AHRQ Releases Training Modules to Help Improve Safety in Nursing Homes
Electronic Newsletter, Issue 351
August 10, 2012
In 2008, elderly veterans were in better health and had lower rates of activity limitation than elderly non-veterans. [Source: Agency for Health Care Research and Quality, MEPS Statistical Brief #370: Health and Insurance Status, Health Care Use, and Expenditures for Male Veterans, 2008: Estimates for the U.S. Civilian Noninstitutionalized Population.]
- AHRQ releases training modules to help improve safety in nursing homes.
- Increased fluid and supplemental treatments may reduce recurrence of kidney stones.
- Study profiles patients likely to be readmitted to the hospital for congestive heart failure.
- New Closing the Quality Gap evidence reports are available.
- AHRQ's Health Care Innovations Exchange focuses on sepsis management.
- August issue of AHRQ Web M&M discusses lapses in lab test result follow-up.
- Register for AHRQ's MEPS Data Users' Workshop set for September 24-25.
- Highlights from the EHC Inside Track newsletter.
- Highlights from AHRQ's Research Activities monthly newsletter.
- AHRQ in the professional literature.
1. AHRQ Releases Training Modules to Help Improve Safety in Nursing Homes
AHRQ has released a set of training modules to help educate nursing home staff on key patient safety concepts to improve the safety of nursing home residents. The modules, Improving Patient Safety in Long-Term Care Facilities, include:
- Detecting Change in a Resident's Condition.
- Communicating Change in a Resident's Condition.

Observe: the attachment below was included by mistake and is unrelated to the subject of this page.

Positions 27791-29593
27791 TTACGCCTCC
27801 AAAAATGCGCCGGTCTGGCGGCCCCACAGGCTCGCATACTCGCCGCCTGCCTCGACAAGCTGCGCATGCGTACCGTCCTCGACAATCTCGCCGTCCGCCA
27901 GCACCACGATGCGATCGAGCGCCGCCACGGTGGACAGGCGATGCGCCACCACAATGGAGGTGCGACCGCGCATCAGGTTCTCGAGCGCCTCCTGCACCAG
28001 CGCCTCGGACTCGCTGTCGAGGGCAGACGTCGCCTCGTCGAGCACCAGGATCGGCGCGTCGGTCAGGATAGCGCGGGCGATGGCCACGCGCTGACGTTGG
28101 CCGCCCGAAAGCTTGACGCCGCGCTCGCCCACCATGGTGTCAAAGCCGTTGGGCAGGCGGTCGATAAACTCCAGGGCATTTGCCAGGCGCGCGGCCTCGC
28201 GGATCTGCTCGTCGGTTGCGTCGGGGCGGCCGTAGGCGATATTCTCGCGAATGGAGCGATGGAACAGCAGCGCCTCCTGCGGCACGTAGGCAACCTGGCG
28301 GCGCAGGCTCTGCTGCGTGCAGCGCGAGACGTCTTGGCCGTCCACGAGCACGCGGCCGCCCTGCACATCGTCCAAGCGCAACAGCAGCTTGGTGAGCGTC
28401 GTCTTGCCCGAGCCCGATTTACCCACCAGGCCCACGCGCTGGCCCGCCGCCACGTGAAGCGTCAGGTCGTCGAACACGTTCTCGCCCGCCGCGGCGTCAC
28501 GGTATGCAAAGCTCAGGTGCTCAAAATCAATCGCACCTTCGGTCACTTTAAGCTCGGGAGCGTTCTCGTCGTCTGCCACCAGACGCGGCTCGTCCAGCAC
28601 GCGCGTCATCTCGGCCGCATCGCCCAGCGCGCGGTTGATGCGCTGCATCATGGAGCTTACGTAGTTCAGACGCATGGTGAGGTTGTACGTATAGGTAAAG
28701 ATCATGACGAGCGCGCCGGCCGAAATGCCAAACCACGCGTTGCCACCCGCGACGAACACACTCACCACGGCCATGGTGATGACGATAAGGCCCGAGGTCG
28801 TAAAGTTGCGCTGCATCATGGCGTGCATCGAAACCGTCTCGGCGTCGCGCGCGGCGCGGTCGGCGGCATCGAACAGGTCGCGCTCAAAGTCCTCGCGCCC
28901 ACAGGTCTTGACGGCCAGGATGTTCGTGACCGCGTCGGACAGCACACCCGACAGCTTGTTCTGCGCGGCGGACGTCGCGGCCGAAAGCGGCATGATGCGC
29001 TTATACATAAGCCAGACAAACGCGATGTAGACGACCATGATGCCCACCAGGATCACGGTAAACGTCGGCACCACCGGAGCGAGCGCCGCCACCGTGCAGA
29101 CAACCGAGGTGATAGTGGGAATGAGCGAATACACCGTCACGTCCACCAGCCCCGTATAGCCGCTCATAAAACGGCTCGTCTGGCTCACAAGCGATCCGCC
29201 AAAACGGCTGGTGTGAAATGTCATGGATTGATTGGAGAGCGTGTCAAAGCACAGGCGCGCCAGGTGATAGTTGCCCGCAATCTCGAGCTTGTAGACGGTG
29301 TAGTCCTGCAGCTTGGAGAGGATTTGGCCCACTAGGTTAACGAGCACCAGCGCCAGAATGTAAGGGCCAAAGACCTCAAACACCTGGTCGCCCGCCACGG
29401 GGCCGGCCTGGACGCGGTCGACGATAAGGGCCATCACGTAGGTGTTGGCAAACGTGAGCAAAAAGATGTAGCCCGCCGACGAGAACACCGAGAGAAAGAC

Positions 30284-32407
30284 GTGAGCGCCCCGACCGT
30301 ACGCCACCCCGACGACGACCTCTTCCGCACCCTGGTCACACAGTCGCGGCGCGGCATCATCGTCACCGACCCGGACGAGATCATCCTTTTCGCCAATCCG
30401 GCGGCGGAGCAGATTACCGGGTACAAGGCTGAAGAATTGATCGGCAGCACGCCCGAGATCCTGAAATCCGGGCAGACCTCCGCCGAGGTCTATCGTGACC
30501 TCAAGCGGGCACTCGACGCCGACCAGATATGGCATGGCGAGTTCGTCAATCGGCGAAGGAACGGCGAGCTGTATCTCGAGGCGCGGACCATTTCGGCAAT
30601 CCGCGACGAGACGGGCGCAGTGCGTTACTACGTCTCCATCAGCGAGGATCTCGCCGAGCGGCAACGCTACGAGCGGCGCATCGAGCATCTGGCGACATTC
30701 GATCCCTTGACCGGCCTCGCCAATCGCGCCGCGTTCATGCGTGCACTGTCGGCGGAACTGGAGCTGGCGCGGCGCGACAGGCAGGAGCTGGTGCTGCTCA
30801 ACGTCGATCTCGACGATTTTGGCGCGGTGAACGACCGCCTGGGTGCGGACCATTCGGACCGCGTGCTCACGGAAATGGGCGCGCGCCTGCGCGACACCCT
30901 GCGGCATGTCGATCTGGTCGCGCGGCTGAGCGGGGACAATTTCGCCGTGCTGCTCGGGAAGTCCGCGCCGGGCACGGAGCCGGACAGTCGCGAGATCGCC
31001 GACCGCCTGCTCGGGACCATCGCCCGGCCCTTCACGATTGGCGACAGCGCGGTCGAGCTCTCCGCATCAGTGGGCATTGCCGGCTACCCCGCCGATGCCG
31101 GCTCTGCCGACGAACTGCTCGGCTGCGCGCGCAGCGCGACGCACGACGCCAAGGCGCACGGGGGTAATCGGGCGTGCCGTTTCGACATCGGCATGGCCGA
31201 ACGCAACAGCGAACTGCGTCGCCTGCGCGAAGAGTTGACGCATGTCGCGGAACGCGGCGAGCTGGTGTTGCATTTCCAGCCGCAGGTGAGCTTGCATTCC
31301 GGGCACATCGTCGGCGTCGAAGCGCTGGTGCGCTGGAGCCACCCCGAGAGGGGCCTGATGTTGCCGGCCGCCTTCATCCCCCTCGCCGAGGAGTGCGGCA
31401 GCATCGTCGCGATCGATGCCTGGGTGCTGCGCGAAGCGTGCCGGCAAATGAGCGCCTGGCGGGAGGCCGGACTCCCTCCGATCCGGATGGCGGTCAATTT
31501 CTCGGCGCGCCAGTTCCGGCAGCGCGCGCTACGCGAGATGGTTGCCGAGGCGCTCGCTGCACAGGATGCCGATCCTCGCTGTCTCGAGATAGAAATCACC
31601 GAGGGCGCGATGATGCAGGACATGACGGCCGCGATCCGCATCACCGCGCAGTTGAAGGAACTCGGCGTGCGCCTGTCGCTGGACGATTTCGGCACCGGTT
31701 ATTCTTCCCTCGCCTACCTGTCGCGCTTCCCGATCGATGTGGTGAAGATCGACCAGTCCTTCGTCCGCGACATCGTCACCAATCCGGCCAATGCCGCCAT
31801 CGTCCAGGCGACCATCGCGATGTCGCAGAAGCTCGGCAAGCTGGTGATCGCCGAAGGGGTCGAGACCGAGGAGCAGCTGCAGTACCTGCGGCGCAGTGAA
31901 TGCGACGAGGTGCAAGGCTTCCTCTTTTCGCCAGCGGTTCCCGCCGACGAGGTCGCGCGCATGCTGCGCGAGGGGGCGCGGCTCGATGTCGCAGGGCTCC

- Falls Prevention and Management.
Each module features an instructor's guide and a student workbook. Training of nursing home staff, including support for teamwork across specialties, is likely to be effective in reducing medical errors and improving patient safety and can help reduce the number of falls and fall-related injuries. Select to access the modules.
2. Increased Fluid and Supplemental Treatments May Reduce Recurrence of Kidney Stones
Increased fluid intake, reduced soft drink consumption, thiazide diuretics (which lower urinary calcium excretion and prevent calcium-containing kidney stones), citrate pharmacotherapy (citrate naturally prevents kidney stone formation), and allopurinol (used to treat excess uric acid in blood plasma) each decreased the risk of recurrent calcium kidney stones, according to a new research review by AHRQ's Effective Health Care Program. Nephrolithiasis is the clinical term for the formation of hard masses, usually made of calcium crystals, in the kidneys. The research review, Recurrent Nephrolithiasis in Adults: Comparative Effectiveness of Preventive Medical Strategies, summarizes evidence on the effectiveness and risks of dietary and pharmacological preventive treatments for patients with nephrolithiasis.
3. Study Profiles Patients Likely To Be Readmitted to the Hospital for Congestive Heart Failure